Definition - What does Darshan mean?

Darshan is derived from the Sanskrit darsana, meaning "sight," "vision" or "appearance." In Hinduism, darshan is the act of beholding a deity, divine person, sacred object or natural spectacle, especially in a physical image form.

Secondarily, the term, or more precisely, darshana, also refers to the six Hindu philosophical systems: Samkhya, Yoga, Nvaya, Vaisheshika, Mimamsa and Vedanta. Even the non-Hindu philosophies of Buddhism and Jainism are considered darshans.

Yoga is one of the darshans and it is based on an age-long meditative tradition codified in the work of Patanjali, known as the Yoga Sutras. Just as one can see one's self in the mirror, one can see the true Self through yoga and yoga sutras.

Yogapedia explains Darshan

For a member of a Hindu faith, darshan is a form of ceremonial worship. Unlike the process of praying, chanting mantras or performing sacred rituals, one performing darshan is expected to do nothing more than look at the image of a god, sacred person or divine being. That act of looking is enough to bring spiritual fulfillment.

Darshan can happen in front of a home altar with a picture of the deity, in a temple or sacred place, or in a vision during meditation. It is believed that the sight is reciprocal: the person who receives darshan is also seen by the deity. This belief deepens the experience of darshan even more.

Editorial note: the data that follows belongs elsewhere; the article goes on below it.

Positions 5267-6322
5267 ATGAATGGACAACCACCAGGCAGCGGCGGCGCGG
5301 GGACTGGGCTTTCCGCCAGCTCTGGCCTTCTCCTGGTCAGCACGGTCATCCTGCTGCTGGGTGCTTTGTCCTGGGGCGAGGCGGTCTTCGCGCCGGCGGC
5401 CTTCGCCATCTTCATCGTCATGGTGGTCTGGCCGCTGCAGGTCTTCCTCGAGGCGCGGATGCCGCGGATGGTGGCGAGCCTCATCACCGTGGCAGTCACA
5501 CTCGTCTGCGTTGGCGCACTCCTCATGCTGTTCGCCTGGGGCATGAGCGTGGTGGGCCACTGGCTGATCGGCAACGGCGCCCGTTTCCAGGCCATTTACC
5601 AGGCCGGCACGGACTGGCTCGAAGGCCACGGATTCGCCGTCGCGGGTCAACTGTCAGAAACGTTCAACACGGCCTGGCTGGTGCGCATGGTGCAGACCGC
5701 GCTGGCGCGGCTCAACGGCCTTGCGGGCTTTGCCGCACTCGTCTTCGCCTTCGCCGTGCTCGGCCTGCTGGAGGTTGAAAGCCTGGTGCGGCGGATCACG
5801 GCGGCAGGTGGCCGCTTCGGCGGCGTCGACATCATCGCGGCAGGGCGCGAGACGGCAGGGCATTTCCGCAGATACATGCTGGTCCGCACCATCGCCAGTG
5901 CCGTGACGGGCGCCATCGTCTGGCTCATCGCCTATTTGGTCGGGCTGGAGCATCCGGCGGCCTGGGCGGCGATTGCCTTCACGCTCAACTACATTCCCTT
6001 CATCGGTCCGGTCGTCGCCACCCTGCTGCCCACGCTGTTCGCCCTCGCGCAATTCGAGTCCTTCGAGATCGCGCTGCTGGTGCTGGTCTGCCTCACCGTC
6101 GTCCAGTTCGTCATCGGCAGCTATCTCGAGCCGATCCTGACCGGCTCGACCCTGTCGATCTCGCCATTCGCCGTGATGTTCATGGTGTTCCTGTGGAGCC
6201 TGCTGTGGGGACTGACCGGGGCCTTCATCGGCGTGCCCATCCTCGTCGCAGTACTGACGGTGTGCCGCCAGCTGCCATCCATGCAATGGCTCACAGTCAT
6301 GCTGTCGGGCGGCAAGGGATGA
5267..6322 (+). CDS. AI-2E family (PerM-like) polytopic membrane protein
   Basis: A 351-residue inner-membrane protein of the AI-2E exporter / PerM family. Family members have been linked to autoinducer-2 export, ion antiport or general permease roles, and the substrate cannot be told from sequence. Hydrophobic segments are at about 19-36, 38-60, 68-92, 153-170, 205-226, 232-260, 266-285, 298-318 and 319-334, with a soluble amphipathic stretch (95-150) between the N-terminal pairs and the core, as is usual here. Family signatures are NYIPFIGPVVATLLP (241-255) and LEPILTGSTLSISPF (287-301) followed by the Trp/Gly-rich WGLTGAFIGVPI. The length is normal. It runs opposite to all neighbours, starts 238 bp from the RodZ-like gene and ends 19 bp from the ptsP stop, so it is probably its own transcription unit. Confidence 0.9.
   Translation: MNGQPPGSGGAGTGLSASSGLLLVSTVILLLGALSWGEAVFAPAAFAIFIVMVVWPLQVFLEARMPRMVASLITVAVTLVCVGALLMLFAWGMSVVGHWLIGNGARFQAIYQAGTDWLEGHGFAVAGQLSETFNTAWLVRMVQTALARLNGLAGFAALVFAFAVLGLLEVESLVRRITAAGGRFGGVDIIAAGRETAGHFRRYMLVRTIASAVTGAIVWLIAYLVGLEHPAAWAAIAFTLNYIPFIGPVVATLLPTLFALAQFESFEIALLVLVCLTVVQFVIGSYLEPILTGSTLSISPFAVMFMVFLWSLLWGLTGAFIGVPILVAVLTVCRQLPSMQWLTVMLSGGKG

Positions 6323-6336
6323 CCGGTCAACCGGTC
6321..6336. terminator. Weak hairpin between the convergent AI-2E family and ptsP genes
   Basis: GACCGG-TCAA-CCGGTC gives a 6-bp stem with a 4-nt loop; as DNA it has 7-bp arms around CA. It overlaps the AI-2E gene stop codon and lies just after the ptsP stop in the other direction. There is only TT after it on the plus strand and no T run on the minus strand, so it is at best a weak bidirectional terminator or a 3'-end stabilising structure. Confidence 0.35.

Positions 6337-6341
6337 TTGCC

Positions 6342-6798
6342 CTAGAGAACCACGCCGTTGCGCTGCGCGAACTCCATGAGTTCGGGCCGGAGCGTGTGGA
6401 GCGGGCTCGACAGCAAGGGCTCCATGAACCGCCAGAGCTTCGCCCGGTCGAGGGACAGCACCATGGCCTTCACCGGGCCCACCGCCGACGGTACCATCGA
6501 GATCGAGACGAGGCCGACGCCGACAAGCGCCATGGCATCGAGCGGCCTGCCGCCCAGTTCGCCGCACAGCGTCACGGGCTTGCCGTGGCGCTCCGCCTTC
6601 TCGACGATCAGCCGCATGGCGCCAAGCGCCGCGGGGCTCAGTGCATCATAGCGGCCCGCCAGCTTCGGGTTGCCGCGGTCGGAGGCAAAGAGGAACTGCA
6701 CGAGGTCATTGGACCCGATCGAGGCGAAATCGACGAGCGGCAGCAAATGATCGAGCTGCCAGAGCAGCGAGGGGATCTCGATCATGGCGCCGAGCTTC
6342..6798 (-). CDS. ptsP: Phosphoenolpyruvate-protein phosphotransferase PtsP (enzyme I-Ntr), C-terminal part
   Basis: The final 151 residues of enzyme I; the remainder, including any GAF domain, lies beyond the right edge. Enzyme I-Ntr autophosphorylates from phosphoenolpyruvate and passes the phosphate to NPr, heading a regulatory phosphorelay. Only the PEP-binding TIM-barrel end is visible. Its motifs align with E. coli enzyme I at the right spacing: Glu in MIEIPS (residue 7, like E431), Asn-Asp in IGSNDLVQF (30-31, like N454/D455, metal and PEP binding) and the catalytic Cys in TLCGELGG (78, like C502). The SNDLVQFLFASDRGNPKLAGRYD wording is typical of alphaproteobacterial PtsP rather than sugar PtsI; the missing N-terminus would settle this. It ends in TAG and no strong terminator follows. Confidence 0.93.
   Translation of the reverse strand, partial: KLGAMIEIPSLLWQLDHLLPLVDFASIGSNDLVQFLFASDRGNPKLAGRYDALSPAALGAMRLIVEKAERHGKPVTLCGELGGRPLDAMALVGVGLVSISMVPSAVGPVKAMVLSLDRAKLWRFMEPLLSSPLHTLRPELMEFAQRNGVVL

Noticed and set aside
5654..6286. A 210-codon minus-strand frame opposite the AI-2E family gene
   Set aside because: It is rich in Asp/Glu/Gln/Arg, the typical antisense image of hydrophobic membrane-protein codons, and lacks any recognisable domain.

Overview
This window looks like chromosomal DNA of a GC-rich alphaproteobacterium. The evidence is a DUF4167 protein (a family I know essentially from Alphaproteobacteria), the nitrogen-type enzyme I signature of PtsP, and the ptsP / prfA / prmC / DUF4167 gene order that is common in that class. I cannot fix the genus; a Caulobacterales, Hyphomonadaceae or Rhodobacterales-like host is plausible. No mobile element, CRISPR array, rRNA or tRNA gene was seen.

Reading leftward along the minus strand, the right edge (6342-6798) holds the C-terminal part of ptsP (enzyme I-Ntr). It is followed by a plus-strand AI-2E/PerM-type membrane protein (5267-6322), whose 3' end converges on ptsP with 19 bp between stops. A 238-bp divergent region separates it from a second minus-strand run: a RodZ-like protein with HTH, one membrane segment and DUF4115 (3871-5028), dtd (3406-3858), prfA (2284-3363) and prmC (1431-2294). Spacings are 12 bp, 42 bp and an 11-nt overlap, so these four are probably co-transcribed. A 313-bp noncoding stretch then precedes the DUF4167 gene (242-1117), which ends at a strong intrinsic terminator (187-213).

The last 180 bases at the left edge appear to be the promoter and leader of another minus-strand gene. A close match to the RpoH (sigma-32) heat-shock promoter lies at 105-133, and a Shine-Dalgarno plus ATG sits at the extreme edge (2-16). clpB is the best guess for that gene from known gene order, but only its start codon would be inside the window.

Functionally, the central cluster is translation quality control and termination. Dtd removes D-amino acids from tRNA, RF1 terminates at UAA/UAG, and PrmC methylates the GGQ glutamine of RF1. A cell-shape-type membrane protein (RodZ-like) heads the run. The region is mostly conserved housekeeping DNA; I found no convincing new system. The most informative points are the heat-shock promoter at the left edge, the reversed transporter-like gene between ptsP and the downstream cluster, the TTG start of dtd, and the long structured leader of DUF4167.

One has to be prepared for darshan. The hands and feet have to be clean, with the clothes washed and pressed carefully in order to show respect for the deity.

Yoga darshan, or yoga-darsana, is largely based on samkhya-darsana; samkhya meaning “that which explains the whole." The key difference is that yoga assumes the existence of God, who is the model for the one seeking spiritual release. Yoga darshan is concerned primarily with the acquisition and perpetuation of two states of mind: the state of the onepointed mind (ekagrata) and the state of inhibited mental functions (nirhudda).

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